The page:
Natural Resources

Green Fuel Feeds Virginia's Rural Economy

Jan 13, 2016
Virginia Tech

Every year, Virginia spends a billion dollars on energy from somewhere else – fuel oil, propane or kerosene to heat homes.  Now, farmers in Virginia are growing an alternative fuel – a clean, sustainable grass that promises to keep the cash here in the Commonwealth.  Sandy Hausman has that story.

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With so many cars on the road this holiday season, it’s easy to see why automobiles account for almost half of the country’s fuel consumption.  But what if cars could recover some of that energy for other uses? An engineering professor at Virginia Tech is working on a way to give cars exactly that kind of ‘energy bump.’

Associate Professor of Mechanical Engineering Lei Zuo and his team are working on a new kind of shock absorber that would not only enhance a car’s ride, but also create energy just from driving on the road.

Every year, 250 million inner tubes from tires are tossed into landfills.  It’s an environmental problem, but it’s also a business opportunity.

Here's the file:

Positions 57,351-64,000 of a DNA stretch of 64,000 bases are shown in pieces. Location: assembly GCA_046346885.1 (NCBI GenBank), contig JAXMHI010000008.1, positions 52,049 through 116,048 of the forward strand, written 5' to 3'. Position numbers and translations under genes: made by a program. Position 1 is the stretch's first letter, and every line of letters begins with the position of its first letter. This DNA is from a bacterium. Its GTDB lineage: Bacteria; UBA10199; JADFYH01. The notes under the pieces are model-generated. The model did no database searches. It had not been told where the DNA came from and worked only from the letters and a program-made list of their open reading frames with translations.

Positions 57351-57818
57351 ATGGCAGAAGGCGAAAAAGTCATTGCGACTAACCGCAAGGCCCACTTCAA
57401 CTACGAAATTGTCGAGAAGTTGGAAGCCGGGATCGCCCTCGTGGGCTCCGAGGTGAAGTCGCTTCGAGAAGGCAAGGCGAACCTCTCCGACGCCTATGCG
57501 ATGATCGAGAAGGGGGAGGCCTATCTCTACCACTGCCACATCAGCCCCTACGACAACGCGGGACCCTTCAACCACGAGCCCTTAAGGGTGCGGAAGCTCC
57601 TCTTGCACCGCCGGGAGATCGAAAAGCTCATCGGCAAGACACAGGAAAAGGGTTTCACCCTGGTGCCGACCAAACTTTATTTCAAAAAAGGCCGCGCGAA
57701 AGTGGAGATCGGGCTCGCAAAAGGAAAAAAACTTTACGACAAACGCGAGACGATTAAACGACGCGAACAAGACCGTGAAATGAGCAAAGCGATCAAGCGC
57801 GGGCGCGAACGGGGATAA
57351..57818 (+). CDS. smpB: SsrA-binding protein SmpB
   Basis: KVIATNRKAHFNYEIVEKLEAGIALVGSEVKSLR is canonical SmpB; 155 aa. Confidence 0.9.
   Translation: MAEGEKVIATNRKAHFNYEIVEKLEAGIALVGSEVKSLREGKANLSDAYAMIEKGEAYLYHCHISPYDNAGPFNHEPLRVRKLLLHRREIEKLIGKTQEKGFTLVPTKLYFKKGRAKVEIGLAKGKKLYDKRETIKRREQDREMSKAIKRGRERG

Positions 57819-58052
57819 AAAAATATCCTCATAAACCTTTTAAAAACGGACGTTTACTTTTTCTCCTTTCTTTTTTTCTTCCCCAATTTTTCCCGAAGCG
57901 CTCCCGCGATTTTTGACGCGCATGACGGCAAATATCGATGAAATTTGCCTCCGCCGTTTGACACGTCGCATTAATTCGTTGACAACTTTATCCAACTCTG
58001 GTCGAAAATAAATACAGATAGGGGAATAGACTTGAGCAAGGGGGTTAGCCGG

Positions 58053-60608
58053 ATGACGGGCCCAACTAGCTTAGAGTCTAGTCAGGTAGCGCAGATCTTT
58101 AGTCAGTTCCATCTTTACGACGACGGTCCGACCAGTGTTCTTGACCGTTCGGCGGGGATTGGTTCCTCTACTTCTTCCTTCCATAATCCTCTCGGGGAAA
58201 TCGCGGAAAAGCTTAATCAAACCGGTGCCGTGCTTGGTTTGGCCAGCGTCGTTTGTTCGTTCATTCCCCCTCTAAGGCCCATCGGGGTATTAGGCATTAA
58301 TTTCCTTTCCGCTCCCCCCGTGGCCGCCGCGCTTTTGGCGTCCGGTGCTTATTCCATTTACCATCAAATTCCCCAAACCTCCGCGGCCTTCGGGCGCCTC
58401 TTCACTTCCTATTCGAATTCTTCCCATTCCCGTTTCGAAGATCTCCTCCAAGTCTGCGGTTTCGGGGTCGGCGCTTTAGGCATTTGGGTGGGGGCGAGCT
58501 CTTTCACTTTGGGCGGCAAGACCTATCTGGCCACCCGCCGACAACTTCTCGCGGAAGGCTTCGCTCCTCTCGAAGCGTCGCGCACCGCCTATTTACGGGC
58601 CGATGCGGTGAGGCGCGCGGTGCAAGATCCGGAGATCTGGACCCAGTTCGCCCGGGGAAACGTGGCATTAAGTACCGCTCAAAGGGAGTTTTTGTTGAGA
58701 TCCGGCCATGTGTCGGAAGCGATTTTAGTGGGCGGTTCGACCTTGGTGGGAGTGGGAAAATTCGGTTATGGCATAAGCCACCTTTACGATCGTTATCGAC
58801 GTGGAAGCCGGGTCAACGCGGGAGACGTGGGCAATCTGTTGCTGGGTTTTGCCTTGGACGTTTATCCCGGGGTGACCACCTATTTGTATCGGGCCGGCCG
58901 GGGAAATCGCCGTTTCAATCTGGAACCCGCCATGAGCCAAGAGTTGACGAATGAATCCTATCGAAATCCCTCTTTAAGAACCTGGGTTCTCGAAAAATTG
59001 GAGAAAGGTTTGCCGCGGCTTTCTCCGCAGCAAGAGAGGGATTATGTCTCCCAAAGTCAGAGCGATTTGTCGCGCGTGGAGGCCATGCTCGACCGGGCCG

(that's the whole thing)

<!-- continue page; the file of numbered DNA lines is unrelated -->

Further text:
America’s highways are filled with trucks that ride on tires, and when those wheels of rubber must be replaced, their inner tubes often end up in the trash.  That seemed a shame to Angela Greene.

“I stumbled upon a backpack that I really liked.  It was made of inner tubes, and we just became very interested in inner tubes, because they’re very pretty.”  

Earlier this year President Obama traveled to Alaska to highlight what he called the frontline of climate change. But a report published in Nature, says residents of Virginia's Tangier Island, just 90 miles southeast of Washington, D.C., on the Chesapeake Bay, may be forced to leave during the next 25 years.

Students at Virginia Tech are getting a real taste of what it’s like to deal with invasive species.  Once they’re established, it’s almost impossible to eradicate them, but as we hear in this report, some are saying, ‘If you can’t beat ‘em.  Eat ‘em.

“OK most creative: We have a tie for second …”

Assistant professor of invasive plant pathology, Jacob Barney is announcing the winners at this invasive species potluck.

“And we have the crawfish cornbread.  But the clear favorite was the ice cream.”

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